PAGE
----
I'll miss me trip with this ambulance, although I don't care to shirk,
But I'll take the car off the line to-day and follow the guns at work.'
Then up the Battery Colonel came a-cursing 'em black in the face.
`Sit down and shift 'em, you drivers there, and gallop 'em into place.'
So off the Battery rolled and swung, a-going a merry dance,
And holding his own with the leading gun goes Smith with his ambulance.
They opened fire on the mountain side, a-peppering by and large,
When over the hill above their flank the Boers came down at the charge;
They rushed the guns with a daring rush, a-volleying left and right,
And Driver Smith with his ambulance moved up to the edge of the fight.
The gunners stuck to their guns like men, and fought like the wild cats fight,
For a Battery man don't leave his gun with ever a hope in sight;
But the bullets sang and the Mausers cracked and the Battery men gave way,
Till Driver Smith with his ambulance drove into the thick of the fray.
He saw the head of the Transvaal troop a-thundering to and fro,
A hard old face with a monkey beard -- a face that he seemed to know;
`Now, who's that leader,' said Driver Smith, `I've seen him before to-day.
Why, bless my heart, but it's Kruger's self,'
and he jumped for him straight away.
He collared old Kruger round the waist and hustled him into the van.
It wasn't according to stretcher drill for raising a wounded man;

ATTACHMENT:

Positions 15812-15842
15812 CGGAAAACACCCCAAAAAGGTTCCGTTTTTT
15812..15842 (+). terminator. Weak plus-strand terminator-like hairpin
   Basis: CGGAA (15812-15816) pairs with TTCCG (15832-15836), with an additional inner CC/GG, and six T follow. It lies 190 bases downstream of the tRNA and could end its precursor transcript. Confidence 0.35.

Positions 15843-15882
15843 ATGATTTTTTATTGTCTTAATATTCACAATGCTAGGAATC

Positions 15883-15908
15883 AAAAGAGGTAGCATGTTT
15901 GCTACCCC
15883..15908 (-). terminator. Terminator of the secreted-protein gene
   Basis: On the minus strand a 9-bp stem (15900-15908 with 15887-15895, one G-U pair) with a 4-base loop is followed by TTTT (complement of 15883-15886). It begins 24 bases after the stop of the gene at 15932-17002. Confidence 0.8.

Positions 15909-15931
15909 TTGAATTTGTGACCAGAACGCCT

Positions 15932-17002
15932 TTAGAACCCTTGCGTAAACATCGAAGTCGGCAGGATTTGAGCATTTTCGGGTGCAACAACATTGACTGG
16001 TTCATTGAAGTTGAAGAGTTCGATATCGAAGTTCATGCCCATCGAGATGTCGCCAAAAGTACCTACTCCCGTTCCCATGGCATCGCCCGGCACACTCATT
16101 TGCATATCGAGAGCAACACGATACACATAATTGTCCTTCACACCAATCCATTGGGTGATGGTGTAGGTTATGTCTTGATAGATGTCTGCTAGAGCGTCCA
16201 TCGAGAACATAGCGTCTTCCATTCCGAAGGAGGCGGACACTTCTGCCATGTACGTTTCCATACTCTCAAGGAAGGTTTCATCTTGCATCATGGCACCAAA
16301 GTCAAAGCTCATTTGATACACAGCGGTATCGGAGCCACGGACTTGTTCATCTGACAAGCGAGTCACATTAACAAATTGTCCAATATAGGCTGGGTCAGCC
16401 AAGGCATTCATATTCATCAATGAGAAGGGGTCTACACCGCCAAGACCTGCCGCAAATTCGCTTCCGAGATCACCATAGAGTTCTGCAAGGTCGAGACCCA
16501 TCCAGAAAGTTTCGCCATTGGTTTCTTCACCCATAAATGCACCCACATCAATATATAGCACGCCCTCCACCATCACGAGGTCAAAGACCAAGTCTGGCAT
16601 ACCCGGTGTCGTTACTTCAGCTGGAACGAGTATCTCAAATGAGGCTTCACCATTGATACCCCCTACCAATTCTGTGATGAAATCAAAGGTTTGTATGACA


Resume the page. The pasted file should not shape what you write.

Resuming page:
But he forced him in and said, `All aboard, we're off for a little ride,
And you'll have the car to yourself,' says he, `I reckon we're full inside.'
He wheeled his team on the mountain side and set 'em a merry pace,
A-galloping over the rocks and stones, and a lot of the Boers gave chase;
But Driver Smith had a fairish start, and he said to the Boers, `Good-day,
You have Buckley's chance for to catch a man that was trained in Battery A.'
He drove his team to the hospital and said to the P.M.O.,
`Beg pardon, sir, but I missed a trip, mistaking the way to go;
And Kruger came to the ambulance and asked could we spare a bed,
So I fetched him here, and we'll take him home to show for a bob a head.'
So the word went round to the English troops to say they need fight no more,
For Driver Smith with his ambulance had ended the blooming war:
And in London now at the music halls he's starring it every night,
And drawing a hundred pounds a week to tell how he won the fight.
There's Another Blessed Horse Fell Down
When you're lying in your hammock, sleeping soft and sleeping sound,
Without a care or trouble on your mind,
And there's nothing to disturb you but the engines going round,
And you're dreaming of the girl you left behind;
In the middle of your joys you'll be wakened by a noise,
And a clatter on the deck above your crown,
And you'll hear the corporal shout as he turns the picket out,
`There's another blessed horse fell down.'
You can see 'em in the morning, when you're cleaning out the stall,
A-leaning on the railings nearly dead,
And you reckon by the evening they'll be pretty sure to fall,
And you curse them as you tumble into bed.
Oh, you'll hear it pretty soon, `Pass the word for Denny Moon,
There's a horse here throwing handsprings like a clown;
And it's `Shove the others back or he'll cripple half the pack,
There's another blessed horse fell down.'